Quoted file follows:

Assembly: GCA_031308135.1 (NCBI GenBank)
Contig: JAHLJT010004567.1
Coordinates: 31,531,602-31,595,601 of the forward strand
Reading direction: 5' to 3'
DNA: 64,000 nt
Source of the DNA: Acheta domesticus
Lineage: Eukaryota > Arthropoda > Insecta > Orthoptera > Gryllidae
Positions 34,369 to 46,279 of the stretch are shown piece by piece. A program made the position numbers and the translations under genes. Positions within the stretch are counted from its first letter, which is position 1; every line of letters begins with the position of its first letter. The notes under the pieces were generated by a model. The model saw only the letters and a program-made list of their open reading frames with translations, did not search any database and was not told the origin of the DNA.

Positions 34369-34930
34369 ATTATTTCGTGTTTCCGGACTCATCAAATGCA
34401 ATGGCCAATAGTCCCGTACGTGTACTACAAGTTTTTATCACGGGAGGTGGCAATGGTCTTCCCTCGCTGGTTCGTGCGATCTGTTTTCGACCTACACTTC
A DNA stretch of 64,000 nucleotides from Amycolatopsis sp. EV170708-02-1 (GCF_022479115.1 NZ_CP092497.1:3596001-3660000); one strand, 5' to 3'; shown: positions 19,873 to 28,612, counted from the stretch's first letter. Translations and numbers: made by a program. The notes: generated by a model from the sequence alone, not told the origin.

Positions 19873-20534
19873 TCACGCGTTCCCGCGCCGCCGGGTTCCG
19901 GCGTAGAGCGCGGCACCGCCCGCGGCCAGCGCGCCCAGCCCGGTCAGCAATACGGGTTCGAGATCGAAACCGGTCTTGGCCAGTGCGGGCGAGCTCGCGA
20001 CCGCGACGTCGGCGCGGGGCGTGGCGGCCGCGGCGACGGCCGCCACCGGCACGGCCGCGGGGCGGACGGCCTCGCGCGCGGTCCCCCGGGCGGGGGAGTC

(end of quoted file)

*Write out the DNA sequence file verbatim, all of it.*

Assembly: GCA_031308135.1 (NCBI GenBank)
Contig: JAHLJT010004567.1
Coordinates: 31,531,602-31,595,601 of the forward strand
Reading direction: 5' to 3'
DNA: 64,000 nt
Source of the DNA: Acheta domesticus
Lineage: Eukaryota > Arthropoda > Insecta > Orthoptera > Gryllidae
Positions 34,369 to 46,279 of the stretch are shown piece by piece. A program made the position numbers and the translations under genes. Positions within the stretch are counted from its first letter, which is position 1; every line of letters begins with the position of its first letter. The notes under the pieces were generated by a model. The model saw only the letters and a program-made list of their open reading frames with translations, did not search any database and was not told the origin of the DNA.

Positions 34369-34930
34369 ATTATTTCGTGTTTCCGGACTCATCAAATGCA
34401 ATGGCCAATAGTCCCGTACGTGTACTACAAGTTTTTATCACGGGAGGTGGCAATGGTCTTCCCTCGCTGGTTCGTGCGATCTGTTTTCGACCTACACTTC
A DNA stretch of 64,000 nucleotides from Amycolatopsis sp. EV170708-02-1 (GCF_022479115.1 NZ_CP092497.1:3596001-3660000); one strand, 5' to 3'; shown: positions 19,873 to 28,612, counted from the stretch's first letter. Translations and numbers: made by a program. The notes: generated by a model from the sequence alone, not told the origin.

Positions 19873-20534
19873 TCACGCGTTCCCGCGCCGCCGGGTTCCG
19901 GCGTAGAGCGCGGCACCGCCCGCGGCCAGCGCGCCCAGCCCGGTCAGCAATACGGGTTCGAGATCGAAACCGGTCTTGGCCAGTGCGGGCGAGCTCGCGA
20001 CCGCGACGTCGGCGCGGGGCGTGGCGGCCGCGGCGACGGCCGCCACCGGCACGGCCGCGGGGCGGACGGCCTCGCGCGCGGTCCCCCGGGCGGGGGAGTC